If we assume that Online Church is not going to go away anytime soon, then we’re going to need to learn to scale online ministry in such a way that it doesn’t fall solely on the church staff’s shoulders. 

This will require us to set up guidelines and then let go of ministry so that we can maintain a long term view of what needs to be done. If this sounds overwhelming, this is not different than how you would train your small group leaders, student ministry volunteers, etc. The difference is that you’re not training them for a brick and mortar environment, but an online one. 

For some churches, there’s a hope that COVID-19 goes away and we can return to normal. However, we need to prepare ourselves for the possibility that for some people Online Church will be the new normal and we have to find new ways to reach and disciple those people. 

Posted on August 28, 2020

Darrel Girardier serves as the Communications Director at Brentwood Baptist Church in Brentwood, Tennessee where he oversees the digital, design and video production teams. Previously, he was a Creative Director at LifeWay Christian Resources.
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  • I disgree with church on line it is ok for time but the churches need open so prayer warriors and intercessors those are people who God has anointed to stand in the cap and prayer about different situation around if every like this the chruches have come out of the four walls including online service it should be the chruches go out to streets and go reach lost soul no more time to keep preaching having on line service when soul are dying every day it time for chruches stop doing one line service go preach gospel of Jesus Christ in streets to the poor needy broken heart those that on drugs addicts the the prostitute all type people from every walk life need no about the gospel of Jesus I understand this might be the new normal for chruches on line service but what is God saying about how does he feel now that we are in month of. August things have calm down little bite with this coronavirus I understand the chruches have do this for a time season but time not keep doing all line the time is now for the chruches to wake see we are in the last evil days upon Earth if churches going do on line service gospel of Jesus Christ need to be mention when service on line are live tell the people truth it not about just be comfortable and watch service the ministry job make sure people are born of spirt fill with holy spirit not living sin teaching them the word so people will have personal relationship with God for them self serving God is serious serious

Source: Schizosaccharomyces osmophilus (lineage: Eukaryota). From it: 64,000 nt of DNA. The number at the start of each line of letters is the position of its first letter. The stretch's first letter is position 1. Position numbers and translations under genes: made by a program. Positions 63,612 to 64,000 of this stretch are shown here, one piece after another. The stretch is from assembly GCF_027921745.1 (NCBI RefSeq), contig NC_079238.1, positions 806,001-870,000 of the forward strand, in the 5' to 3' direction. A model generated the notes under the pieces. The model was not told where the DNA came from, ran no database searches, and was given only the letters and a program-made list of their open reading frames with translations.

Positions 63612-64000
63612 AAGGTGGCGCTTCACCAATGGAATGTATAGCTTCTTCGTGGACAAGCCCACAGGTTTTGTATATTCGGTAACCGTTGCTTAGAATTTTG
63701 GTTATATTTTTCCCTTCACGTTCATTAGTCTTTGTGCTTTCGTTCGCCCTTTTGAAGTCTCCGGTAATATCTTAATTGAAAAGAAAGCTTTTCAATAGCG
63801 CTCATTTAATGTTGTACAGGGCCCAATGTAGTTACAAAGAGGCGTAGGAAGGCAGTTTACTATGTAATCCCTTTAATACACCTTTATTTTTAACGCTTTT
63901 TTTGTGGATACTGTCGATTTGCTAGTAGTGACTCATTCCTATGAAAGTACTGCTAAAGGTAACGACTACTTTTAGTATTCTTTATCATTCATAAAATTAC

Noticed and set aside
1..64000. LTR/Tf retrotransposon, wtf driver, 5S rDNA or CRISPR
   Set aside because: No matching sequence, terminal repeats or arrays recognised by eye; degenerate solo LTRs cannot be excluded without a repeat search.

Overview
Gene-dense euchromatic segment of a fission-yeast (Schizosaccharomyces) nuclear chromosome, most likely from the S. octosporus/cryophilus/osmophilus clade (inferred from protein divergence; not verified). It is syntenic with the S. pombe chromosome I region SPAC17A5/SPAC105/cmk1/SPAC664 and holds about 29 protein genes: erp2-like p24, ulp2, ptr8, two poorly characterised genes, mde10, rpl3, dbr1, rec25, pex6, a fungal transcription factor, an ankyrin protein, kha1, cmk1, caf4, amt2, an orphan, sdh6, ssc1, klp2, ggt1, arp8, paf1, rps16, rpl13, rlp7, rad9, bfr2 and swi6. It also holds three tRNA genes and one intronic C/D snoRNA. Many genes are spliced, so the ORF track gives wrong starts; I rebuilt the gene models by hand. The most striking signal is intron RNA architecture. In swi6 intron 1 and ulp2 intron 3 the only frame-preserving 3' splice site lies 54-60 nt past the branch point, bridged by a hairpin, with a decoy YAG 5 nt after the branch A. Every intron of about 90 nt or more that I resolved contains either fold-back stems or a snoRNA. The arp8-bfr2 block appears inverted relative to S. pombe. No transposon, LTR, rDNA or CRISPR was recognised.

• You are exactly right. Our church pastor began ‘teching’ us and lost touch. No calls, notes or greetings from the sidewalk, just email links and newsletters about his many staff meetings.
    He told us that he expects to lose 30 percent of the fellowship. Unfortunately, so many people have already left without a shepherd trying to find them.
    Pray for Salt Creek Baptist, Dallas, Oregon.

    • This really hit home this morning as I was reading about the leaders of Israel in Ezekiel 34:1-10. “So my sheep have been scattered without a shepherd.” (vs5) I am currently the Director of Children’s Ministry at my church, but have now been given an additional role of Facebook Campus Director. We are very excited about taking “social media to social ministry!”

    • Thanks for the comment Dale. I pray that you will find ways to navigate this season as a church.